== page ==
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Research Highlights

Three studies assess Medicare Advantage quality incentives and spending

Notebook, pencils, and compass on a table, the notebook is titled: Medicare Advantage Plans

Three recent studies, funded in part by NIA, analyzed aspects of the Medicare Advantage program, including quality incentives and the use of hospitalization services and spending. According to a study published in JAMA Health Forum, the Medicare Advantage program reduces the use of hospitalization services and spending for beneficiaries as compared to traditional Medicare. Two other studies published in Health Affairs found that the Medicare Advantage quality bonus program has not improved plan quality or enrollment. Moreover, one of the studies found that the Medicare Advantage double bonus payments create a racial disparity in the distribution of Medicare funds, largely affecting Black Medicare beneficiaries.

Medicare Advantage and the quality bonus program

Medicare Advantage is a federally funded health insurance program in the United States that provides Medicare benefits through private insurance company plans. Different Medicare Advantage plans, sometimes called “Part C” or “MA Plans,” have their own health care networks, including doctors and care facilities.

In 2012, Medicare introduced the quality bonus program to award financial incentives to Medicare Advantage plans that achieve high-quality ratings. The plans are rated from one to five stars based on more than 40 factors that evaluate how well the plan delivers care, such as preventive services, chronic disease management, and customer service. For highly rated Medicare Advantage plans, Medicare pays a bonus equal to 5% of the amount the plan receives for benefits administration. This bonus doubles to 10% for plans in counties that have a history of high enrollment and low fee-for-service Medicare spending — when the doctor or clinic is paid separately for each service provided to a patient.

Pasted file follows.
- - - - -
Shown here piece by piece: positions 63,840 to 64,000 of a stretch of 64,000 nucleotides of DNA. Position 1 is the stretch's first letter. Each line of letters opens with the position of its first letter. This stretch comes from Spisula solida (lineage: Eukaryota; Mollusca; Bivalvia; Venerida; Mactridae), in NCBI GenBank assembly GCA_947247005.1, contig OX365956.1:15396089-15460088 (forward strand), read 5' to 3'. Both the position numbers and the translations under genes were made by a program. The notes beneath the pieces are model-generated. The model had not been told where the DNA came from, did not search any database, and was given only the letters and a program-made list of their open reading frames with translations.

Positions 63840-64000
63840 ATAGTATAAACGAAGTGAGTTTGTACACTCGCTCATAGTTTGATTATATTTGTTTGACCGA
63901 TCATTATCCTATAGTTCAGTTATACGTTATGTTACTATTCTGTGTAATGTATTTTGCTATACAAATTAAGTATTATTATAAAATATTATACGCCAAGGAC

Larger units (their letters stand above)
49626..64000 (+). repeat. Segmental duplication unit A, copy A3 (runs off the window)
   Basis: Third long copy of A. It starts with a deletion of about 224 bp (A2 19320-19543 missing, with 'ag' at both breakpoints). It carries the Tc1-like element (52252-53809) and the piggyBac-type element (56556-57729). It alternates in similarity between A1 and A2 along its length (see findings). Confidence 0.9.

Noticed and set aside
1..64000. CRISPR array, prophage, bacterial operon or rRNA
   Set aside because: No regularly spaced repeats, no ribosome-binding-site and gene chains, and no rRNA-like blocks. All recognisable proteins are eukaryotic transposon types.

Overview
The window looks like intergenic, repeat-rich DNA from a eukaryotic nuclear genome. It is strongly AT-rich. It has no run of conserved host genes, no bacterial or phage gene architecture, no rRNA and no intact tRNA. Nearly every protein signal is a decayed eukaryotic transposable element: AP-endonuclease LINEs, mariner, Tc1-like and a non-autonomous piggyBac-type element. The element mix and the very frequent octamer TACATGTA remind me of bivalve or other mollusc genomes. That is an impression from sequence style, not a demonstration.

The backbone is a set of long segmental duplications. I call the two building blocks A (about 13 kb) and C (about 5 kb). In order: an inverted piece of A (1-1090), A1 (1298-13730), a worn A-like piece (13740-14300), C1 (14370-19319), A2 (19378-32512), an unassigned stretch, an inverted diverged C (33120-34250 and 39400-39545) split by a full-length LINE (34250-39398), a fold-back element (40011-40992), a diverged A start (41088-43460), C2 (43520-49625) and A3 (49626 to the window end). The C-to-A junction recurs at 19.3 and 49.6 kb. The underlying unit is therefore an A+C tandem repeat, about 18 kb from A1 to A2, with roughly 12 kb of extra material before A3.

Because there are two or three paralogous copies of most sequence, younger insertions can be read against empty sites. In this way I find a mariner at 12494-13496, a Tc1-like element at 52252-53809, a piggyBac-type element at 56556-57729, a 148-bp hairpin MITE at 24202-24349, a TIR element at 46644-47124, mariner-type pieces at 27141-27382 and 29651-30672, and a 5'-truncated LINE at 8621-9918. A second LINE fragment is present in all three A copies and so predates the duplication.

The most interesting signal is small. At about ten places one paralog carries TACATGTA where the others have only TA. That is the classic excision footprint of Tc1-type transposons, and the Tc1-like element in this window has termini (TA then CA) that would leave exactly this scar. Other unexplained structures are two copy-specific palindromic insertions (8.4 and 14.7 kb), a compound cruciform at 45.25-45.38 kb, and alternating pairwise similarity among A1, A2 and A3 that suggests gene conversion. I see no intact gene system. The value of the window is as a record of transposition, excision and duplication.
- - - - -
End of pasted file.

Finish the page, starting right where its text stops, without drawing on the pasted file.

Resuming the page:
Health care use and spending in Medicare Advantage versus traditional Medicare

To compare the effects of enrolling in a Medicare Advantage plan versus traditional Medicare, a research team from Harvard University and the University of Pennsylvania analyzed insurance claims data from a single private insurance company. This allowed researchers to evaluate health care use and spending by older adults as they moved from group or individual health insurance plans to Medicare.

During the first year of Medicare coverage, Medicare Advantage beneficiaries had lower hospital use and spending estimated at $95 per beneficiary per month, relative to traditional Medicare. This resulted in 63 fewer stays in the hospital or a nursing facility per 1,000 beneficiaries per year. No significant changes in the use or spending for professional services, such as doctor visits, were found. In comparison to traditional Medicare, Medicare Advantage was associated with a 36% overall reduction in total health care spending in the first year of coverage. These findings were published in JAMA Health Forum.

Medicare Advantage quality bonus program